The Republican Base Rejects Prop 8 Family Vision, but not Prop 8

Fresh off the Prop 8 trial, I was interested in what Markos’ latest poll–of 2003 Republicans–says about equal rights for gay men and women in this country.

First, the poll shows that Republicans think gays should be allowed or not allowed to do the following things:

Serve in military: Yes, 23%; No, 55%
Receive federal benefits for couples: Yes, 11%; No, 68%
Teach in public schools: Yes, 8%; No, 73%
Marry: Yes, 7%; No, 77%

That is, one in six of those polled are perfectly happy to let gay men and women risk sacrificing their lives for our mutual defense. But they don’t think those servicemen and women should be accorded one of the most basic rights in our society.

As the rest of the poll shows, these people are bigots in a bunch of other ways, as well, so the gay rights questions shouldn’t be that surprising.

But what I find particularly interesting is how that compares to the results that get to–at least partly–heterosexual marriage. As you recall, the central argument of the Prop 8 defendant-intervenors is that marriage is primarily about procreation.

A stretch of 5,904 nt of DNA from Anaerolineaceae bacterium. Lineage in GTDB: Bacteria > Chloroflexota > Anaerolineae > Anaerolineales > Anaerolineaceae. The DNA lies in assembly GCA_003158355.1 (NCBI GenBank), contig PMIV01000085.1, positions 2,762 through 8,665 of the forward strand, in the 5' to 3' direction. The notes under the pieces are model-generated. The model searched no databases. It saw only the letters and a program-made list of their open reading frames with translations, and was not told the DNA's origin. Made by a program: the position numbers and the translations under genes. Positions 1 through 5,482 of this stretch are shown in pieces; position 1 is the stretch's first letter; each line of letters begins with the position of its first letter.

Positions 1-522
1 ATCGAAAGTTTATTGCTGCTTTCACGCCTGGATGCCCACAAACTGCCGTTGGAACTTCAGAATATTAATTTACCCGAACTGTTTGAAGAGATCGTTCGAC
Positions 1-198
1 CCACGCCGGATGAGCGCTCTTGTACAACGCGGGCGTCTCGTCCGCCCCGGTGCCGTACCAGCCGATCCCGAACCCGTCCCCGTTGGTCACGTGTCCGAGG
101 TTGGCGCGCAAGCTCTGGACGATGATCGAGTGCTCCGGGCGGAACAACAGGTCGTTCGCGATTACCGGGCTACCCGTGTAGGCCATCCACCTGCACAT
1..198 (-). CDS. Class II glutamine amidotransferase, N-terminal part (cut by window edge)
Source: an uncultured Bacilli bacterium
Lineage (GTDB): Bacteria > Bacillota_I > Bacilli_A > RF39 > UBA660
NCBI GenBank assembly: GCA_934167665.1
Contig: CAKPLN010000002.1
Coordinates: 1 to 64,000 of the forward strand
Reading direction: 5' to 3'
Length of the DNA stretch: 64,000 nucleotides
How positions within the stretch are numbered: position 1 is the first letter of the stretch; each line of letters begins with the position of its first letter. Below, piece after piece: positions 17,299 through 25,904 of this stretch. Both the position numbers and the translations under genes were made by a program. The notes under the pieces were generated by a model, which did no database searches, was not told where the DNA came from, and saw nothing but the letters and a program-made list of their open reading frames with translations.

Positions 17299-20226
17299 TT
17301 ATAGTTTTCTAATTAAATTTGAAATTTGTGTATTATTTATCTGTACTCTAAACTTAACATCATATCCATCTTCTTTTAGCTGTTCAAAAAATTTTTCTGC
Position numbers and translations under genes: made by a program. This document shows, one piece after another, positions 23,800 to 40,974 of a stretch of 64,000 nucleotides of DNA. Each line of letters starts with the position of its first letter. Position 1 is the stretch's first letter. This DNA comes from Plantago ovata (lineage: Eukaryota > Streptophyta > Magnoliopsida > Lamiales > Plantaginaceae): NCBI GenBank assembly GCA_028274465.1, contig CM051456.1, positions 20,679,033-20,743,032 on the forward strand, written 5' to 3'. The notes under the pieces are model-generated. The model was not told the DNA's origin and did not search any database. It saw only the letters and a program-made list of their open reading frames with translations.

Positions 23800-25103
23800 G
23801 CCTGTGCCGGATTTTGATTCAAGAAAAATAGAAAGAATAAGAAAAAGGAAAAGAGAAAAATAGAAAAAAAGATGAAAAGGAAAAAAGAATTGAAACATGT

[Defendant-Intervenor lawyer Charles Cooper]: And the purpose of the institution of marriage, the central purpose, is to promote procreation and to channel narrowly procreative sexual activity between men and women into stable enduring unions for the purpose —

THE COURT: Is that the only purpose of marriage?

MR. COOPER: Your Honor, it is the central and, we would submit, defining purpose of marriage. It is the — it is the basis on which and the reason on which marriage as an institution has been universal across societies and cultures throughout history; two, because it is a pro-child societal institution.

In later questioning, Prop 8 lawyer David Thompson asserted some of the following gender-based reasons that marriage had to be heterosexual:

The picture of marriage the Prop 8 proponents rely on (which itself comes from long outdated scholarship as a factual matter) to justify their opposition to marriage equality includes not just on procreation as the necessary and primary goal of marriage. But it also depends on a daddy who instills moral conservatism, a mommy who breast feeds and spends frivolously, and a mommy who helps her children’s dumb daddy negotiate life.

Which is interesting because when Research 2000 polled those same bigots about subjects that would suggest an acceptance of this view of marriage, they found pluralities and majorities opposed:

Are marriages equal partnerships, or are men leaders of the household?

Equal: 76%; Men: 13%

Should contraceptives use be outlawed?

Yes: 31%; No: 56%

Do you believe the birth control pill is abortion?

Yes: 34%; No: 48%

Even among a group that has pretty frightening views otherwise, this group strongly believes in an equal marriage–precisely the kind long-outdated studies relied on by proponents advocated–and the availability of contraception.

If a majority of these people support keeping sex without procreation legal, then why won’t they support the right to marry for those men and women fighting to serve in the military?

Exit mobile version